We can’t outrun age. But we can learn to run with it.

I’m a lifelong challenger. When I was in my twenties, I walked out of a job I once loved, but had grown disillusioned with. I had no plan other than a deep sense that something would come my way. Within six months I had transitioned into self-employment in the advertising production industry, using my background as a voice and on-camera talent to form the basis for a new career as an audio and video producer, director, and marketing strategist that while it was scary at first, turned out to lead to a long and successful career.

Along the way, working in advertising, combined with a good dose of therapy and personal development training as an ontological coach, taught me the importance of a good story. We all have a way of being in the world, a strategy about life that we’ve learned over time. Sometimes those ways help us, and sometimes they lead to feeling like we’re hitting our head against the same wall over and over. I learned (sometimes the hard way!) that rewriting my own personal story is what allows me to see new possibilities, leading to a more peaceful and effective life. And doing so is ultimately where our own power lies.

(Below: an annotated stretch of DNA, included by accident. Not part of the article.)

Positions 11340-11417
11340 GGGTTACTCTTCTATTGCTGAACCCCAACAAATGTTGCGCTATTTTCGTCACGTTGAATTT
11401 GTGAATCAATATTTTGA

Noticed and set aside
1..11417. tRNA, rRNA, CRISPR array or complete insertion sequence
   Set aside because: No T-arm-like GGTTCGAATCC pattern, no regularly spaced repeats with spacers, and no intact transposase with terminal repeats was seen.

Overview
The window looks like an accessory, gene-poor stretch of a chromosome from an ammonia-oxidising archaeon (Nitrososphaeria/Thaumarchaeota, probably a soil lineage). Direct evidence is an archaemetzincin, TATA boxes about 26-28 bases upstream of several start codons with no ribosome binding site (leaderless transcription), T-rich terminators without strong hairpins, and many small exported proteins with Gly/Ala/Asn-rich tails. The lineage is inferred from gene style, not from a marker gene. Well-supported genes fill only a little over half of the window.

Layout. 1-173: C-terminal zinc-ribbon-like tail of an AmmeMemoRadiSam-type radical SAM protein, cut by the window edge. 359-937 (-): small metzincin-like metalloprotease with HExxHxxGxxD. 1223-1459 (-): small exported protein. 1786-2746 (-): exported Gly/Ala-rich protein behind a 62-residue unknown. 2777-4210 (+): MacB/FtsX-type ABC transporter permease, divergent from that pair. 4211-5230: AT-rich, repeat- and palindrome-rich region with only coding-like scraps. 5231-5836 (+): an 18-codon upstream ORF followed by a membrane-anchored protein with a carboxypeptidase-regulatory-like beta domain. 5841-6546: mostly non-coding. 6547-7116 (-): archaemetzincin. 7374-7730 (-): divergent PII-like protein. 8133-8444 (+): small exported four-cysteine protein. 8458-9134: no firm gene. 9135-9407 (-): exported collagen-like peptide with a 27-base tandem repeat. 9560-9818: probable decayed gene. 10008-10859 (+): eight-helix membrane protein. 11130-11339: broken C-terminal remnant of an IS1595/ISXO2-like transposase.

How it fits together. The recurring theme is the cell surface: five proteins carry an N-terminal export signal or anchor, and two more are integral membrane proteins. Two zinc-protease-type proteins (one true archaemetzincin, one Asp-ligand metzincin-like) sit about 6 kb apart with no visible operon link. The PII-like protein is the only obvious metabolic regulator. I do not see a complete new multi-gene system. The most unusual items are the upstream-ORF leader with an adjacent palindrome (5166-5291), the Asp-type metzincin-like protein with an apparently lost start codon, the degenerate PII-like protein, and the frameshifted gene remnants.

Do you ever wonder:

  • How to handle the changes that getting older brings?

  • If you’re “too old”?

  • Is it “too late” for me?

You’re not the only one.

A half-marathon taught me more than how to run a race.

I wrote Outrunning Age: Meeting Midlife With Courage, Compassion, and a Few Blisters because I wanted to change my own story about what it means to get older. I was afraid I’d lose the physical ability to run, to be active, and to be curious about life. I was afraid my world would shrink and that I would settle for that.  I wanted to learn how to discern the line between what I can’t change (and accept those things!), and what I can affect through my thoughts, my actions, and my ability to create new habits. I needed a challenge that would help me see the change that the coming years will bring as being changes I would be able to handle, even if I didn’t know what they would be. Hence, the half-marathon at age 60!

As the saying goes, “Life is about learning to manage loss”, and I didn’t want loss to get the best of me. Instead, I wanted to learn how to keep the zest and excitement of life despite losing some people and situations that were important to me. I will always have more to learn, but I think I’m on track, and happy to share what I know, in the hopes it will help others who had the same questions I had.

In the marathon of life, it’s important to have support. Let’s keep learning how to support each other, together!